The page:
I said that I had not, but had used an Animas Ping pump during a couple of clinical trials at the University of Virginia. This person was really looking to get first-hand knowledge of how the Vibe works and whether it was worth the hype. I then digressed into how awful it is that no insulin pump maker will let patients trial pumps anymore (lamenting the demise of the Snap), and how this would all be easier if we could just decide for ourselves, instead of deciding based on what a company rep or a doctor tells us. Digression is my strong suit.

But you know what? I knew that many people have used the Vibe system, and they’ve written about it, and it wouldn’t take too long at all to find a thorough piece on the subject.

In no time, I found this insightful review of the Animas Vibe by Melissa Lee at A Sweet Life. Sure, I knew that Melissa is knowledgeable and trustworthy, but even if I didn’t know that, her review was a very good one, and I think it’s just what this person needed.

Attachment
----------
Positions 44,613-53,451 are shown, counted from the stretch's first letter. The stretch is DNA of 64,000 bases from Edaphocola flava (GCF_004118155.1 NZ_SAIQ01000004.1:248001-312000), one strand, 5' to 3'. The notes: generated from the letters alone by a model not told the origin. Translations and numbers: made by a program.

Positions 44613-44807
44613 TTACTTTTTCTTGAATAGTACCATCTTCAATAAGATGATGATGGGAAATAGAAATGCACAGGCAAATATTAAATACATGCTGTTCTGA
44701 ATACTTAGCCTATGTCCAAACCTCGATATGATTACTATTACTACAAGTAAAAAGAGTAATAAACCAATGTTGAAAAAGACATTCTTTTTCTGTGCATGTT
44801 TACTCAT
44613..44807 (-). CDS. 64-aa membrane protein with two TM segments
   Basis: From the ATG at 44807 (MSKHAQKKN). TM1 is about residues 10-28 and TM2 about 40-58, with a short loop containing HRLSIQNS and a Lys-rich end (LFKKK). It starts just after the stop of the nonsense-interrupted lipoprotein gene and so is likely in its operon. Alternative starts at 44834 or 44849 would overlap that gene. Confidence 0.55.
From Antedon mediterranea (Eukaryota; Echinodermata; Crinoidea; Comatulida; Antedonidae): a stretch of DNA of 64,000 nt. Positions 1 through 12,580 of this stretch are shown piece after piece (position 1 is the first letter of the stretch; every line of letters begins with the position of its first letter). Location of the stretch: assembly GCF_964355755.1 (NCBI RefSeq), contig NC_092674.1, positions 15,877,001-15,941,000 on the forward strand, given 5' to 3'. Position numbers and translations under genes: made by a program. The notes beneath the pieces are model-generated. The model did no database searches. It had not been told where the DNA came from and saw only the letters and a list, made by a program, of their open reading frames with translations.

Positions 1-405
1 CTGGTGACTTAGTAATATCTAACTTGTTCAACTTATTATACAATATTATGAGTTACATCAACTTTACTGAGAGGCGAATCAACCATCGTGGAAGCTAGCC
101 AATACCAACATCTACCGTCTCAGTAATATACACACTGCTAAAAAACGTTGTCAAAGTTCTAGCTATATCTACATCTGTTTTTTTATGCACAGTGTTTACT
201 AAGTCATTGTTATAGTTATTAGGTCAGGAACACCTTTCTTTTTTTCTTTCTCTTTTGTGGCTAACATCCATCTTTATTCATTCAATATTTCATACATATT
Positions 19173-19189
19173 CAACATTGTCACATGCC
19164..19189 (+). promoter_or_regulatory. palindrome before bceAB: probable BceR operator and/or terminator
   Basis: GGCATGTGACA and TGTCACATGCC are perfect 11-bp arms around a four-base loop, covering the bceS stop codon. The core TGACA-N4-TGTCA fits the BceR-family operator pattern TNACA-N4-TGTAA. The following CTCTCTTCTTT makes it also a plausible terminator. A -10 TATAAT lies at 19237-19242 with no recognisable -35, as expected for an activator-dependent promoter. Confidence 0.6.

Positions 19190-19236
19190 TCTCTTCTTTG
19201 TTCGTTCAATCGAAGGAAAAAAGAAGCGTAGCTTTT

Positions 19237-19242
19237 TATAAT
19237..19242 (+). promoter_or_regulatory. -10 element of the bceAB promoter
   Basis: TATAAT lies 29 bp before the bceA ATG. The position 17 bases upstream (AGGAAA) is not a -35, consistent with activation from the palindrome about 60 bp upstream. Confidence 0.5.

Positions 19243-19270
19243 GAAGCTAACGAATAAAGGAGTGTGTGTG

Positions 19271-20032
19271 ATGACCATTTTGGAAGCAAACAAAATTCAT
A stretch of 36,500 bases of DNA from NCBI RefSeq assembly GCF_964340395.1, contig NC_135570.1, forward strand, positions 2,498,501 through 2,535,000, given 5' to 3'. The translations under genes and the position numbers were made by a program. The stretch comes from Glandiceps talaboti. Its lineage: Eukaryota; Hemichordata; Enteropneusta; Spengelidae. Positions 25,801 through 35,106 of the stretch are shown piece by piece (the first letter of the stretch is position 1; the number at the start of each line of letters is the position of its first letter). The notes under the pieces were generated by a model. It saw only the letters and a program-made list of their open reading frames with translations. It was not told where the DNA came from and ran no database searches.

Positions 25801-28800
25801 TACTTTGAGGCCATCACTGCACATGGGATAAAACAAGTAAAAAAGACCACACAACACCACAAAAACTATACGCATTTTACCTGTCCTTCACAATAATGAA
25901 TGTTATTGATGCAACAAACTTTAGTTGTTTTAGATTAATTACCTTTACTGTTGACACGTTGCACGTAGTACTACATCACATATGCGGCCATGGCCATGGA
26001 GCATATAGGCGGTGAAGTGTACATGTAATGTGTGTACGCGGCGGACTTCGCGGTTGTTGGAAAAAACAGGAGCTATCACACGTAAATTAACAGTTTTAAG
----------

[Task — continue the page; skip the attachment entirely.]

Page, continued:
I don’t know if this will help my friend decide on whether the Vibe is the right choice for them. What I do know is that I am often guilty of thinking about how I connect to the DOC, rather than how the DOC connects with me.

This is a good reminder of the vast treasure trove of information that we are all contributing to our community. People don’t have to always go blindly about the healthcare universe, not knowing about a product they and their insurance provider are purchasing until after they purchase it. Just knowing this information is out there already helps people make informed choices, rather than guesses.

Your story, your experiences matter. Sharing the stories of others and their experiences matter just as much. That’s been true since the earliest civilizations graced our planet so many years ago.

So today, let’s remember the power of the Diabetes Online Community as an information source. And let’s keep adding to the wealth of knowledge.
 
 
 

#DBlogCheck: Building Community.

It’s another D-Blog Check-In Day (for my previous thoughts on #DBlogCheck, see here and here).

Christopher Snider, who writes at A Consequence of Hypoglycemia, started this idea a while back. Basically, it’s a day where we’re less of a lurker and more of an active online participant in the Diabetes Online Community, by leaving a comment on every post we read on diabetes blogs, Tumblr, Instagram, and so on that we see.